August 29, 2005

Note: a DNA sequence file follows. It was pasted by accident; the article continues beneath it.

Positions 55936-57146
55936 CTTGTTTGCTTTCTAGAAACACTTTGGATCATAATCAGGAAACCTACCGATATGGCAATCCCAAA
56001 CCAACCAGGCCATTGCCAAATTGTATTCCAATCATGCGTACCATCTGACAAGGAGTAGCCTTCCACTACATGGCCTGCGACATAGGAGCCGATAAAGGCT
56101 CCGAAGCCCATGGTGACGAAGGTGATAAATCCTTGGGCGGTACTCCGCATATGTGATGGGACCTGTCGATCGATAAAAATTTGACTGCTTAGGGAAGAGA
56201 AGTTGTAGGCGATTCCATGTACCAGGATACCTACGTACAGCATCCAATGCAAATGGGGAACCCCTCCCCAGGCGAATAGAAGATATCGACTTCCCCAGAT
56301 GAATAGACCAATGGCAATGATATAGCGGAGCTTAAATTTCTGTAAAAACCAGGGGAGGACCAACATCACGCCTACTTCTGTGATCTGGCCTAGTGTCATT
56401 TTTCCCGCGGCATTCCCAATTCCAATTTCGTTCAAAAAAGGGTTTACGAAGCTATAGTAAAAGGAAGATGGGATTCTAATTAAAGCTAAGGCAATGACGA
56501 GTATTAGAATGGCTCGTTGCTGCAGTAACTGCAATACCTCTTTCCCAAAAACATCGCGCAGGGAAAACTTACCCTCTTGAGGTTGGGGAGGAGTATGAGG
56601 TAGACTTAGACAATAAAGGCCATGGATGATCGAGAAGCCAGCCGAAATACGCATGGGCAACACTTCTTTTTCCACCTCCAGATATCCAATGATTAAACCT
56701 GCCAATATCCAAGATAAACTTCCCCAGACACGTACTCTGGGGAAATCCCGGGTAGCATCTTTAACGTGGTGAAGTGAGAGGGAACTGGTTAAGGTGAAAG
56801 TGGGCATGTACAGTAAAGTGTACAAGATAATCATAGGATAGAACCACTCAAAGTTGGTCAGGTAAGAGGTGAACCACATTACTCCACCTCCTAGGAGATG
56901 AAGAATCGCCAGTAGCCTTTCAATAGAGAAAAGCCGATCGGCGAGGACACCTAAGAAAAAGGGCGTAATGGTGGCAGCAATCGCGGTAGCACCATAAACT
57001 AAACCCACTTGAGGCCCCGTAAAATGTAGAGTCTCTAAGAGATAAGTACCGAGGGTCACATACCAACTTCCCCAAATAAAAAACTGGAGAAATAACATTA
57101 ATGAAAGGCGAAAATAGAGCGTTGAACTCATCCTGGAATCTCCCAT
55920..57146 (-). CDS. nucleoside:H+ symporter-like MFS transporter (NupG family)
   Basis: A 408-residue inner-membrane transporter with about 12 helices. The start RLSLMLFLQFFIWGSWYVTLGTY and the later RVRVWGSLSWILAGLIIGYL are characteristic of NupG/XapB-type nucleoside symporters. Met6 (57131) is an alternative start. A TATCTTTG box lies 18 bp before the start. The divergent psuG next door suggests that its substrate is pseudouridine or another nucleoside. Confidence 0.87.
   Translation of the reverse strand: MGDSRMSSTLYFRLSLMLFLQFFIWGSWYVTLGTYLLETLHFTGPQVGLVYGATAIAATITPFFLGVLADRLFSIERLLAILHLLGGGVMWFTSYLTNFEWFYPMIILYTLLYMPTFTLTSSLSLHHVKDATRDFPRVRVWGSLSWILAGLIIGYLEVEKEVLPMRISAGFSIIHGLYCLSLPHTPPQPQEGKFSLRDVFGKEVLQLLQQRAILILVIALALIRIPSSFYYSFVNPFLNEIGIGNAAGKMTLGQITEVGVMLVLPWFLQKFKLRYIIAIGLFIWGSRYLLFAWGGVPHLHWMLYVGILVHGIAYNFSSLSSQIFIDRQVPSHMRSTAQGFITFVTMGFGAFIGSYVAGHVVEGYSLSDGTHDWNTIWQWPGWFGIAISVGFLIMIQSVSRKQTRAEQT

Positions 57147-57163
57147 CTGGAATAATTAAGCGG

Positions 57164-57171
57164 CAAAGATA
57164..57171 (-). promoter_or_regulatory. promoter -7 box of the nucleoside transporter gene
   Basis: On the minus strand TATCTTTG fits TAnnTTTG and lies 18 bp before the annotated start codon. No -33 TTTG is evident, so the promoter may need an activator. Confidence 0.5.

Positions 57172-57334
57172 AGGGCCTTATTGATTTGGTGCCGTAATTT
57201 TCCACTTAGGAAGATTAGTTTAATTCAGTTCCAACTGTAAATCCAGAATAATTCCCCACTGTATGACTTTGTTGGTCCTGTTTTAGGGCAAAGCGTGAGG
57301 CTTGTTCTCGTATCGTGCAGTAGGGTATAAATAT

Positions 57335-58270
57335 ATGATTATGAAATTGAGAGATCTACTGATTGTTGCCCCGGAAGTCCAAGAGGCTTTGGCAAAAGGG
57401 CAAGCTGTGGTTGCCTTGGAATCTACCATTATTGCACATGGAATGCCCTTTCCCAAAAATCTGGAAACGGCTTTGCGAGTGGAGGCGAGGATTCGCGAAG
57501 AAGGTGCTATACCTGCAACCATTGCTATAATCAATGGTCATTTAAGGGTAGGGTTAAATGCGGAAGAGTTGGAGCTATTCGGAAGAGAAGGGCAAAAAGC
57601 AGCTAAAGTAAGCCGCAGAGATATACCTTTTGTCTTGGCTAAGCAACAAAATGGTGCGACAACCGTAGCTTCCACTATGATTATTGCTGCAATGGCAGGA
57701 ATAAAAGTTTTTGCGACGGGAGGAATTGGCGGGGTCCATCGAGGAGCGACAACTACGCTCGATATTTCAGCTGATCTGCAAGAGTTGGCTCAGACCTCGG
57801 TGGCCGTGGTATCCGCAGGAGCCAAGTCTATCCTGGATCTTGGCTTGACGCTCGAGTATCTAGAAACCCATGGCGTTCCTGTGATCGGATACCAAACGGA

Patsy Buchwald won’t make a fortune running the Labor Day weekend Colorado Balloon Classic, but she has reached her goal of touching the lives of millions of spectators. The 53-year-old airplane and balloon pilot and event organizer has expanded one of the nation’s largest hot-air balloon festivals into a weekend event that attracts 250,000 annually to Memorial Park in Colorado Springs. The three-day balloon extravaganza includes daily entertainment and contests, and it promotes dozens of local nonprofit groups. “My vision is to make it a bigger event every year, not necessarily in the number of balloons, but in offering spectators more things to do,” said Buchwald, who is president and owner of the company that puts on the event, which begins Saturday. Carol Odell, president of the Better Business Bureau of Southern Colorado, said Buch- wald has “brought a higher profile to what has become a huge event. That says a lot about her ability to run a business and work with” a staff of mostly volunteers. “She has always done it on her own. She has had the strength and savvy to make the event successful,” Odell said. “It just seems like she is everywhere in the community, giving a lot back so that the community wants to help her event.” Others would agree. Buchwald was recognized last year as the city’s top female business owner by the Colorado Springs Chamber of Commerce. Buchwald has been eager to expand the event beyond just spectators watching balloons lift off because the Balloon Classic depends on good weather to attract crowds. Rainy weather forced cancellation of the entire event in 2003, and that brought major changes. “In case of bad weather, we need to give people more things to do,” Buchwald said. “Without the crowds, the advertisers and sponsors don’t get exposure and concession sales are down. After 2003, we offered advertisers discounts to pay in advance for 2004” to survive. Buchwald, who bought the company in 1997, has raised the profile of the event by adding a new attraction every year. This year, San Diego balloon enthusiast John Ninomiya on Saturday will fly his “cluster balloons,” a grouping of up to 150 large helium balloons. That approach has helped the Balloon Classic to be ranked among the top 100 events in the nation for the past three years by the Events Media Network, a New Jersey firm that tracks 150,000 events nationwide. Nancy Kelly, managing director of Syntrak International, a Springsbased management consulting and training firm, said Buchwald’s charismatic personality and high energy allow her to accomplish more and help to attract volunteers to the event. “She has vision and the strength to execute her vision and make it happen,” said Kelly, who has worked with Buchwald and her staff. “She is very dedicated to writing goals, setting a timeline and executing them. As a result, she has achieved most of her goals.” The Balloon Classic is run on a shoestring budget of $250,000 and has a paid staff of two — Buchwald and a staffer who helps organize the event, edits its newsletter and acts as the event’s announcer — mostly because Buchwald doesn’t want to charge admission. “We struggle every year to meet our budget. We are always looking for ways to cut costs without harming our mission,” Buchwald said. “Since we are a for-profit business, we get no grants or donations to support, so we depend entirely on advertising and sponsorships.” Most years, the event breaks even. Any profits are either plowed back into the company or used to build up reserves for years when the Balloon Classic ends up in the red, usually because of bad weather. Buchwald pays herself a salary of $12,000 a year for full-time work. She supplements that salary with income from rental properties, her 10 percent ownership of the gift shops at the Colorado Springs Airport and consulting work with other balloon events. She spends much of her time attracting sponsors for the nearly 100 balloons that participate in the Balloon Classic annually, recruiting hundreds of volunteers needed to operate the event and, as a former accountant, handling the company’s finances. Buchwald developed her love of aviation in a job she took largely out of necessity. She got married shortly after graduating from high school in Georgia and moved with her military husband to Germany. After they returned to Georgia, the couple divorced and Buchwald took a temporary job at an Atlantaarea airport catering to private aircraft. That’s where she met her future husband, Tim Buchwald, who owned a cookie-packaging business and was a partner in the bakery. The couple married and had their only child three years later. “He was my soul mate. I went from being a country bumpkin to country club wife,” she said. “We found out he had kidney cancer when I was pregnant, and he died when our son was two. I got my pilot’s license after Tim died to continue his passion and expose our son to that.” After her husband’s death, Buchwald sold the couple’s home and hit the road with her son in a motor home, writing travel articles to support them. She traveled to 36 states, Canada and Mexico during the next two years before deciding to raise her son in Colorado Springs. “I ran away,” Buchwald said. “My instinct was to keep running — until I found Colorado Springs.” Once she settled here, Buchwald and a partner opened Aviator’s Mart, which sold maps, aviation books, aviation art and other items for pilots. She also started working for the Balloon Classic as a volunteer. “I learned about the Balloon Classic from (founder) Dewey Reinhard, who had come into the store, and I ended up going to the event with friends in 1984,” Buchwald said. “By the next year, I sponsored a balloon, served on the organizing committee and was a volunteer.” She eventually sold the aviation shop and was later an investor in a clothing shop before becoming more involved in the Balloon Classic. She bought the company from Reinhard in 1997. Her life has become all about balloons. She has been dating Denver balloon pilot Ken Tattolini for the past year. The couple spend much of their free time at various balloon events across the nation: They traveled to a balloon festival last spring in New Zealand. Buchwald eventually wants to sell the business. “I don’t know who will succeed me yet, but if that person doesn’t materialize, the business plan has a date where we would close the doors,” Buchwald said. “Some want to buy it and don’t have the money; others want the title, but not the work schedule that comes with it.” CONTACT THE WRITER: 636-0234 or email@example.com WHO SHE IS Position: Owner and chief executive, Colorado Balloon Classic Age: 53 Hometown: Demorest, Ga. Previous business experience: Partner in local Paradies gift shops; owned Aviator’s Mart; partner in the Sample Trunk clothing store Education: Associate’s degree in accounting at DeKalb College in Atlanta; studied business administration at Georgia State University Community involvement: Member Colorado Springs Airport Advisory Commission; director of Colorado Springs Chamber of Commerce; historian of Ballooning Society of Pikes Peak Awards: Athena Award in 2004; Top 100 Event Award for Colorado Balloon Classic in 2003-2004 Personal: Son, Brian Buchwald, 25 BALLOON CLASSIC - Colorado Balloon Classic runs 5:30 a.m. Saturday through Sept. 5 in Memorial Park with the ascension of more than 100 hot-air balloons. The free event includes concessions and concerts. Information, www.balloonclassic.com or 471-4833.